Jimenez certainly picked a nice time for a rebound season as he caught fire in the second half (1.82 ERA, 1.14 WHIP, 10.7 K/9 in his last 13 starts) in what turned out to be the final year of his contract, after he rejected the $14 million option on his contract for 2014 after the season ended. Although it was an impressive stretch in the second half, he certainly took advantage of some lesser teams down the stretch (4-0, 1.09 ERA in six September starts) so tread carefully before totally buying into the bounceback. One of the biggest differences for Jimenez came in the form of a rebound in his strand rate. After carrying mark above 70 percent in three consecutive seasons with the Rockies, he flipped to 65.0% and 68.6% in 2011 and 2012 before a jump to 76.5% during his final year in Cleveland. The story here is largely unchanged. Jimenez has the potential to miss a lot of bats, but still has subpar control and will almost certainly experience stretches where he simply cannot find the plate. After signing with the Orioles, he'll return to a hitter-friendly home park where the volatility in his skill set could be amplified.
The Indians picked up their contract option on Jimenez despite some continued struggles as the righty battled a dip in control and a decrease in his strikeout rate en route to a league-leading 17 losses in his first full season with the Tribe. He's struggled with the long ball since coming over to the AL despite escaping Coors Field, and he will need to reverse that trend if he is going to recapture the form he flashed back in 2010. Jimenez will be back as the team's No. 2 starter behind Justin Masterson, but his rapidly declining skill set makes him a very risky lottery ticket at this stage.
Jimenez came to the Indians in a deadline deal with the team's playoff chances on life support and his up-and-down season (1.402 WHIP, 4.68 ERA, 8.6 K/9IP) continued on the shores of Lake Erie. Jimenez is signed to a very club-friendly contract for the next few years, and the good news here is that there wasn't much that changed in his skill set last year apart from a huge uptick on the number of hits he allowed. The strikeouts are still there and his walk rate remained nearly unchanged, and while the Indians' infield defense may not be of much help, it's hard to imagine him not reverting to the form he flashed in 2009. He'll be back as the Indians' ace and is a good bet to improve from last year's effort.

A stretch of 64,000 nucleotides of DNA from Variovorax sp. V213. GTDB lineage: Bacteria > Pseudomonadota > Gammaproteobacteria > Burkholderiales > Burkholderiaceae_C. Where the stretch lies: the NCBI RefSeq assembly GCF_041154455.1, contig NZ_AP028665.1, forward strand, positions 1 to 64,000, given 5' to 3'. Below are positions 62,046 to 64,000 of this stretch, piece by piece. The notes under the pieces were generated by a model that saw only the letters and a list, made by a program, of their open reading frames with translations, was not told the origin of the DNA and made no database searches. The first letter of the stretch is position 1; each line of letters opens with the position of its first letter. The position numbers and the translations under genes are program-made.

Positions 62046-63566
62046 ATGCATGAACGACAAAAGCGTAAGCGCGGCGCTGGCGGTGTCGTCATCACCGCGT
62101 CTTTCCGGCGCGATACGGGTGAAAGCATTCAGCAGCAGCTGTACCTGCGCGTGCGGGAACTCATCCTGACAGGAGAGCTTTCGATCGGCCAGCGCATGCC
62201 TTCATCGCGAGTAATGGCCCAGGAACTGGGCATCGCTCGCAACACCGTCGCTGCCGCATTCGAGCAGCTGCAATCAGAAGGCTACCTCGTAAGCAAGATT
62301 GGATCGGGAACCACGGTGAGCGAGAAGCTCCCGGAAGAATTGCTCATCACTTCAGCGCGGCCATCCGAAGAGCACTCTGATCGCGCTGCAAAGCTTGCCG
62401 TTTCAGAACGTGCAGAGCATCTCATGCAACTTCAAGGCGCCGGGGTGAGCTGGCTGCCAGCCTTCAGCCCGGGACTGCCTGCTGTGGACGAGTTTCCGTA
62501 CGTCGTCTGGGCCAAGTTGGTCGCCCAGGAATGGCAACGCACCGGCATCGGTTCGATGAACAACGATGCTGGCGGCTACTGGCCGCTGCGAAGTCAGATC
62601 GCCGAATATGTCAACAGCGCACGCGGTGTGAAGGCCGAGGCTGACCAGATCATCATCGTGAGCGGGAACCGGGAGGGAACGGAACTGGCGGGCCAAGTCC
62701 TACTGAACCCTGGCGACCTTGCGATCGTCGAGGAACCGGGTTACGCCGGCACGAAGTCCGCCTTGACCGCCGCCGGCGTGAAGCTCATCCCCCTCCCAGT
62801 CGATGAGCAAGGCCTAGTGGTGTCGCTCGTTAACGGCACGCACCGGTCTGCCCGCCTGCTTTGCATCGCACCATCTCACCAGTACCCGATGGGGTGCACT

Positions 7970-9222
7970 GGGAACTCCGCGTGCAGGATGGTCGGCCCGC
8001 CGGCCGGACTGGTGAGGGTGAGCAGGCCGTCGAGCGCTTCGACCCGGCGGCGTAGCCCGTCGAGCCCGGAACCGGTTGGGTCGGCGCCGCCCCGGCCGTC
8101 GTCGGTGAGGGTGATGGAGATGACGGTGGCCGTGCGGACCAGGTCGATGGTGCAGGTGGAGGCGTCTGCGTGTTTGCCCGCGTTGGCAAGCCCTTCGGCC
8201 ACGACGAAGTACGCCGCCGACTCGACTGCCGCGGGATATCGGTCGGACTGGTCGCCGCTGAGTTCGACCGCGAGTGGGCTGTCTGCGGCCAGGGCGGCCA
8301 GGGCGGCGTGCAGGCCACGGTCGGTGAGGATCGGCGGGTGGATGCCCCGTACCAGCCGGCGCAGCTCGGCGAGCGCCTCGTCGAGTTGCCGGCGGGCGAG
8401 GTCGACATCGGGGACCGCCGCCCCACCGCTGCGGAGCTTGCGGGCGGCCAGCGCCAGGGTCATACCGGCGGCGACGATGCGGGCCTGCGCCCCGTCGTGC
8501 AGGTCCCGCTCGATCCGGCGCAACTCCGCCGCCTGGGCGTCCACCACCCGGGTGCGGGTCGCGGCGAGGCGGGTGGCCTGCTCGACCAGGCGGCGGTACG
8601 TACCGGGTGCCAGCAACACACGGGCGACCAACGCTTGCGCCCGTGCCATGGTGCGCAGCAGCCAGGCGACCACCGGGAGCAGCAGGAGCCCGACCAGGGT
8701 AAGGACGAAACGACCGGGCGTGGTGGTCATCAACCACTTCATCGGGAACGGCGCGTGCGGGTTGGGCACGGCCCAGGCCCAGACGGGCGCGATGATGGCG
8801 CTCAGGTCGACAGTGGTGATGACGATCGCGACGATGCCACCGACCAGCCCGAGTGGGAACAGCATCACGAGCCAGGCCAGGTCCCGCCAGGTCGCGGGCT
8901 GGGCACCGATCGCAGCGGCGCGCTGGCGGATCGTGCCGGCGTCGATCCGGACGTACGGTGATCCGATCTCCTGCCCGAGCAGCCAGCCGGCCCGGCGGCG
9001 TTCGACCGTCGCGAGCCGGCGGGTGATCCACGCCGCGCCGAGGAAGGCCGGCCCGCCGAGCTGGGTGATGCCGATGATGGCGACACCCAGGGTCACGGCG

With a little bit of help, Jimenez was able to turn a good season into a great one. He narrowly missed a 20-win campaign, finishing with Cy Young race numbers. While he did improve his strikeout rate (8.7 K/9IP) for the third consecutive season, the rest of his skills remained relatively stable. The "help" came in the form of a 5.1 percent HR/FB rate, .273 BABIP, and 76.5 percent strand rate. It's doubtful that Jimenez will be as fortunate in 2011 as he was in 2010, but with a solid groundball rate, electric fastball, and the ability to work deep into games, Jimenez should once again be an ace upon which fantasy owners can build their staff.
At the end of April, Jimenez owners looked like they had wasted their money. He sported a 7.58 ERA with opposing batters getting on base about half of the time. After that, however, he turned it on, holding batters to .222 with an ERA just above three, but the real treat was his 198:85 K:BB ratio. Jimenez induces enough groundballs to be effective when his command wavers, keeping his home-run rate down in the process. He enters 2010 as the staff ace and if improvements to his walk rate (3.51 BB/9IP) continue, Jimenez has the tools to be a top-10 pitcher in the National League.
His movement is almost too good, as he has trouble commanding his pitches, a bit like Justin Verlander at times. That leads to deep counts, walks, long innings and short starts. Even at that, he posted a sub-4.00 ERA with Coors Field as a home park, so there's reason to be excited. Look for a step forward this season, enough to make him a top-20 fantasy starter in the NL.
Jimenez is perhaps the most talented pitcher in the Rockies' organization. He can reach 99 mph with his fastball and has a devastating slider to go along with a big breaking curveball. He made 15 starts at the big league level in 2007 and went 4-4 with a 4.28 ERA and 68 strikeouts in 82 innings. More strikeouts will come once he matures, and the biggest concern is control with Jimenez. He tends to get wild at times and walked 4.06 batters per nine innings, but it appears that he will start the year in the Colorado rotation.
After struggling at Double-A to end 2005, Jimenez conquered it over the first half of 2006 and rode that success all the way to a September call-up. He stands a solid 6-4, 200 lbs., and with his stuff, projects as a top-of-the-rotation starter, though command issues have slowed his rise to the majors. With his Triple-A results being what they were (5.06 ERA in 13 starts), he needs another half season in the minors, but Jimenez should be part of the Colorado rotation by midsummer.
Jimenez got back on track last year after suffering a stress fracture in his shoulder in 2004. He moved from Single-A to Double-A with a 92Ė94 mph fastball, big-league curveball, and a developing change-up. He projects as a top-of-the-rotation pitcher, but struggles with inconsistency and control. He clearly needs more time to hone his skills. Expect Jimenez to pick up at Double-A in 2006 and end the season at Triple-A.
Jimenez has one of the top arms in Colorado's system. He's a power pitcher who demonstrated his accuracy last season before a shoulder injury put him out for the year. Just 20, Jimenez may need some time to adjust to Double-A hitters, but he's on the fast track to get a look in September.